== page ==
The lawsuit stems from a February 2016 incident in which Amanda and Louis Vice and family member Rhonda Agles ordered drinks from a Starbucks in downtown San Bernardino, according to local news station KTLA 5. It wasn't until after the family returned home that they noticed a red stain on and inside the cup and a "strong metallic smell" coming from the beverage.
"Once we drank it, then we could see on the inside of the rim that there was blood," Amanda Vice told the outlet, adding that her two-year-old daughter also consumed the contaminated drink.
After putting the clues together and realizing that the stain and smell pointed to blood, the family decided to call the establishment to report the incident. They were soon informed that a Starbucks employee, who had already been removed from the service line, had been bleeding.
The family was shocked.
"My wife and baby just drank someone's blood," Louis Vice told the station. "It was bad."
So what did the store manager do to ease the situation, you wonder? They were first offered free drinks for a week, before Starbucks tried to settle the issue by offering $1,000 to each family member involved in the incident, according to the family.
"I thought it was sort of belittling," Amanda told CBS LA. "I'd thought maybe I'd be a little more at peace if they would have tested the one who was bleeding."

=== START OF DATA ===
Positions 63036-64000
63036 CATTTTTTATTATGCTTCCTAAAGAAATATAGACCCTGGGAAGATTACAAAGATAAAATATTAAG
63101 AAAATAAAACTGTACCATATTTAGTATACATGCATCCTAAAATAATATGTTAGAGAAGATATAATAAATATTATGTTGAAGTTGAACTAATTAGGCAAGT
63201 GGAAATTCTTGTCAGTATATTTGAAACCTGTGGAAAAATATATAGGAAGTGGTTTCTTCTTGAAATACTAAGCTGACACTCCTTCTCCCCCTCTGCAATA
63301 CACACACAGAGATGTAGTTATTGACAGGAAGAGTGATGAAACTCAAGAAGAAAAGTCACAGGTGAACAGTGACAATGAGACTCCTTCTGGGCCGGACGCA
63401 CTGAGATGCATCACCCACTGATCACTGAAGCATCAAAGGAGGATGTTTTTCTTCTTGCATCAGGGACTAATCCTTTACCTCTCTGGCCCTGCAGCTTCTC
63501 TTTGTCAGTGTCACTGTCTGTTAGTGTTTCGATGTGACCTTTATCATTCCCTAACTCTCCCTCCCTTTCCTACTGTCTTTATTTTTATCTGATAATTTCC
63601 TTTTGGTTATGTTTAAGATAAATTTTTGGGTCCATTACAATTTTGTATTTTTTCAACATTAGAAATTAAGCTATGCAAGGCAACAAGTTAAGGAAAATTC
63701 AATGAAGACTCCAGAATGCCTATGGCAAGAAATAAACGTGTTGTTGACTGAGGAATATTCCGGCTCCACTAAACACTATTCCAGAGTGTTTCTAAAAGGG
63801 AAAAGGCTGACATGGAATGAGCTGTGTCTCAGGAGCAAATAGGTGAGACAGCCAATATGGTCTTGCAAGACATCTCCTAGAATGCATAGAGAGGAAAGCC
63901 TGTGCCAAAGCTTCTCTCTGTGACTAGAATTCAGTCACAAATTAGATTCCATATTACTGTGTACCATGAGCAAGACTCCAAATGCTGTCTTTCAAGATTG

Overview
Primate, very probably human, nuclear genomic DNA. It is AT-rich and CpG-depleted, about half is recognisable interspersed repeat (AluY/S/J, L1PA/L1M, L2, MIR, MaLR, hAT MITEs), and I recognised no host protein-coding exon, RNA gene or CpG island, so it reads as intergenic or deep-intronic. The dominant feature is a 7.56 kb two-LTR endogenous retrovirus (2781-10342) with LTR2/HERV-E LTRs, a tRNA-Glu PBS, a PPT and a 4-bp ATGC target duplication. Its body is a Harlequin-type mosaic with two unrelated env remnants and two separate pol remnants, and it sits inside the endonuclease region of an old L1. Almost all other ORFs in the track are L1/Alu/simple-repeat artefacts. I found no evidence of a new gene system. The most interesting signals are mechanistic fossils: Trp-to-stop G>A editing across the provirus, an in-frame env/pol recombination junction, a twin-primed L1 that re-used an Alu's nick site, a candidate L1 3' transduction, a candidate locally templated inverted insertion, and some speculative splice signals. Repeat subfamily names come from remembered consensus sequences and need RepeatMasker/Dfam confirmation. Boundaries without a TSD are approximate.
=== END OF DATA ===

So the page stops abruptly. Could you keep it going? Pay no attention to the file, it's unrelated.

As the story goes, when the Vices made their proposal, the store manager initially agreed, but the employee was never "forced" to get a blood test. So with no results coming in from Starbucks, the family opted to get themselves tested.
"The family was then left to schedule their own blood tests, causing extreme distress for the parents as they had to watch their daughter be poked with a needle and agonizingly wait for the results," a statement from Frish Law Group, a Los Angeles-based firm representing the family, said. "This caused the family stress, nervousness, fright, anguish, grief, worry and shock for several months while awaiting the second round of test results."
Initial blood tests for the family came back negative for blood-borne diseases, but the family then conducted a second round to make sure they were in the clear.
"We felt sick to our stomachs; we shouldn't have to worry about going to get something to drink and there being blood in our drink where we could get sick," Amanda told KTLA 5. "It's very stressful."
Unsure how to proceed with Starbucks, the family reached out to the Frish Law Group to see what could be done.
"The intention was always to try and resolve this with Starbucks," Stan Pekler, a lawyer for the firm, told CBS Los Angeles. "And had they acted in a responsible way, we wouldn't be here today."
The family is seeking damages from the coffee company for alleged negligence, breach of express warranty, breach of implied warranty, fraud, intentional infliction of emotional distress, battery, assault, negligent hiring and negligent training and supervision.
Starbucks responded to the lawsuit in a statement saying, "we are aware of this claim that allegedly took place in 2016 and are prepared to present our case in court."